By Anne O’Neill, Acting Superintendent, Potomac Heritage National Scenic Trail
Find Your Trail, Find Your Park, Restore Your Health: Partners supporting conservation, outdoor recreation, and public health
“to promote the preservation of, public access to, travel within, and enjoyment and appreciation of the open-air, outdoor areas and historic resources of the Nation…(in urban and rural areas) “
Established in 1983, the Potomac Heritage National Scenic Trail (Potomac Heritage Trail) is one of eleven national scenic trails (NSTs) and one of three NSTs that are official units of the National Park Service (NPS). The Potomac Heritage Trail is comprised of a developing network of locally managed, land and water trails between the mouth of the Potomac River and the Allegheny Highlands. The trail passes through portions of five regions with distinct physical features and landscapes in Pennsylvania, Maryland, Virginia, and Washington, DC. Residents and visitors can explore a variety of historic and natural landscapes within the trail corridor.
The trail’s corridor network is a true partnership and collaboratively managed with the involvement of more than sixty partners and stakeholders, supporting connected conservation and outdoor recreation, and preserving scenic viewsheds. Currently 822 miles exist, which pass through twenty other National Park Service areas, including 184.5 miles of the Chesapeake & Ohio Canal National Historical Park’s towpath and 18 miles of the George Washington Memorial Parkway’s Mount Vernon Trail, and sections of the Washington-Rochambeau Revolutionary Route National Historical Trail, and the Captain John Smith Chesapeake National Historic Trail.
Many people are surprised to learn that much of the trail corridor falls not on just on NPS land, but on land that is owned and managed by local, regional, state, and federal agencies, such as US Fish and Wildlife Service and Bureau of Land Management, as well as private organizations. For example, the Laurel Highlands Hiking Trail, a section of the Great Allegheny Passage Trail, portions of the Civil War Defenses of Washington Trail, the Dahlgren Railroad Heritage Trail, the Southern Maryland Bicycling Route, the Eastern Continental Divide Trail, and the Northern Neck Bicycling Route, as well as sections of trail in Northern Virginia and Prince George’s County are a part of the Potomac Heritage Trail.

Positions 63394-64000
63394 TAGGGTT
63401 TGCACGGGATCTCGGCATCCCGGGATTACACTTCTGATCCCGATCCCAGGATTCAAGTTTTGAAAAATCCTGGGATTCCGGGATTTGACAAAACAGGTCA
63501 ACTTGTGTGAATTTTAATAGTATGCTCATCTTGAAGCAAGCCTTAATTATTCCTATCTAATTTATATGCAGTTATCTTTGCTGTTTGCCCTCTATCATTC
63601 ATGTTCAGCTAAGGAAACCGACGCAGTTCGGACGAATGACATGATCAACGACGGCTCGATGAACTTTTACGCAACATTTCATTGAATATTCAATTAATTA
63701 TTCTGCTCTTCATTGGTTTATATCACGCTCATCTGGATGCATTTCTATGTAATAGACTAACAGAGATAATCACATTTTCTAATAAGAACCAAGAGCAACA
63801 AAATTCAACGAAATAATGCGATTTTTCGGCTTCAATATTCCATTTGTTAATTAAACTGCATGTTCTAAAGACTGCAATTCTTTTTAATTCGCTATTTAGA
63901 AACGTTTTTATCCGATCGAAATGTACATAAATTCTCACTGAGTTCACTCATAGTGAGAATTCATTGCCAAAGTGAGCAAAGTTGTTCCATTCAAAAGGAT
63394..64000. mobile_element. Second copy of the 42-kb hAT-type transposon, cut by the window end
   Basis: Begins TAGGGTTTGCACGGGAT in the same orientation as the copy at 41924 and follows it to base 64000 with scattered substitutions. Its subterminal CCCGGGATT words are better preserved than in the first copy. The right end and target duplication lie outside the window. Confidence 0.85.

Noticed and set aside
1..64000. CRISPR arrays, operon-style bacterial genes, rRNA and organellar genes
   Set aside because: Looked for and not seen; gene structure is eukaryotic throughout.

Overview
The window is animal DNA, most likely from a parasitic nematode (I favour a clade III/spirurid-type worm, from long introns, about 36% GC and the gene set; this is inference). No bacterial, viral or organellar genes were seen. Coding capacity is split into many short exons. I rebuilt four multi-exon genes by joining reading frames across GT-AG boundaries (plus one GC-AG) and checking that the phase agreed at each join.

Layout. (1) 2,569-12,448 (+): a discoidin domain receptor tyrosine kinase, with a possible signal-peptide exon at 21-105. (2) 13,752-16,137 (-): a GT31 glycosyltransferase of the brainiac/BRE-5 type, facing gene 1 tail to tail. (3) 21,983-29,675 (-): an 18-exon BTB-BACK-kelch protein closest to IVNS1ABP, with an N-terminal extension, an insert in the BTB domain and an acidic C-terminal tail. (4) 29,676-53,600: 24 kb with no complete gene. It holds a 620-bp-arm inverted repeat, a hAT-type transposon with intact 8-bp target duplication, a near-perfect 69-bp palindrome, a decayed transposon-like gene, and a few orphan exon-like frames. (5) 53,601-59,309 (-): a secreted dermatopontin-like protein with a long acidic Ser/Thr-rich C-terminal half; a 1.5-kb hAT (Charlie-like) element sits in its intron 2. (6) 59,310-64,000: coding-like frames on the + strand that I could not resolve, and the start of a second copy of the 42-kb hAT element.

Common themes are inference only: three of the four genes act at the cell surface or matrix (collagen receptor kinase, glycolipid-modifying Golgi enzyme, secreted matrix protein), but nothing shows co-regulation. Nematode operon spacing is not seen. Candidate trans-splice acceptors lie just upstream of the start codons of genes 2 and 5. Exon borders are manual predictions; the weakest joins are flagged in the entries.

Although there are more than 100 miles of land and water trail gaps, as the population along the trail corridor increases and land use changes, the trail designation provides an institutional framework for the continued conservation of important cultural sites, stories, and development of outstanding outdoor recreational experiences. The trail also provides the opportunity to promote different kinds of non-motorized experiences including walking, hiking, birding, on-road bicycling, mountain biking, fishing, camping, horseback riding, paddling, and cross-country skiing.
In addition to resource conservation, outdoor recreation opportunities are increasingly recognized as an important contributor to local, regional, and state economies and an important component of healthy communities. Some health benefits from spending time on the trail might include: reducing high blood pressure, maintaining a healthy body weight, increasing Vitamin D (boost your disease-fighting powers), lowering stress, slowing aging and increasing your lifespan, and improving your mood and mental health.
Explore the Potomac Heritage National Scenic Trail and its layered and complex history of the area from the indigenous communities living across the Potomac River's watershed, to European colonization, enslavement of many Africans and Americans, the Civil War, Reconstruction Era, Jim Crow Era, the Civil Rights movement, to celebrating descendent communities and offering welcoming experiences for all residents and visitors. Follow the Potomac Heritage Trail’s website and social media to discover what partners and stakeholders are doing to close trail gaps. Always check the trail's website for any closures or delays.